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The Institutional Determinants of Bilateral Trade Patterns

  • Henri L.F. De Groot

    ()

  • Gert-Jan Linders

    ()

  • Piet Rietveld

    ()

  • Uma Subramanian

The intensity of international transactions remains lower than could be potentially justified on the basis of transportation costs alone. This has become known as the ?mystery of the missing trade?. Transaction costs may be responsible for ?under-trading? across national borders. More specifically, the relatively low intensity of foreign trade may reflect the importance of institutions for cross-border transactions. This paper studies the effect of institutions on trade flows, using a gravity model approach. According to the gravity model, trade between any two countries is a function of each country's gross domestic product, the distance between them, and possibly other variables that reflect the costs of trade between them. We start from a standard gravity equation that incorporates variables for geographical proximity, common language, trade policy and common history. These factors reflect costs of trade across geographical and cultural distances. The quality of governance and the extent of familiarity with the resulting framework of rules and norms also affect the costs of doing business between any pair of countries. The effects of institutional quality and similarity on transaction costs may be substantial in international markets. Because of the greater extent of competition and higher uncertainty in international markets, the impact of quality and similarity of institutions on cross-border trade may be relatively pronounced. Therefore, this paper extends the gravity equation to include proxies for institutional quality and institutional homogeneity between trade partners. We use indicators on political stability, regulatory quality, corruption and other proxies that reflect the quality of governance, available from the comparative data set constructed by Kaufmann and others (World Bank, 2002). Variables that capture similarity in the quality of institutions are then constructed from these indicators. We test whether institutional homogeneity and institutional quality have an independent impact on trade volume between pairs of countries. The results indicate that, for example, having a similar law or regulatory framework promotes bilateral trade. Furthermore, a better quality of formal institutions on average coincides with higher trade. JEL codes: F14 Keywords: bilateral trade flows, gravity model, institutions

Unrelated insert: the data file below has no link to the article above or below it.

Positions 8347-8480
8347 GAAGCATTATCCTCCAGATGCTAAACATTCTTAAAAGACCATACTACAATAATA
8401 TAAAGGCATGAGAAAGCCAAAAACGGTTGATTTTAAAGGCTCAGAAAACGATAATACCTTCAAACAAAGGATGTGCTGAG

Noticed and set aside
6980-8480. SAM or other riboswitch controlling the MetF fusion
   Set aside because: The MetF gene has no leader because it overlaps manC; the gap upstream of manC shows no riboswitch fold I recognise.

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Paper provided by European Regional Science Association in its series ERSA conference papers with number ersa03p421.

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Date of creation: Aug 2003
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Handle: RePEc:wiw:wiwrsa:ersa03p421
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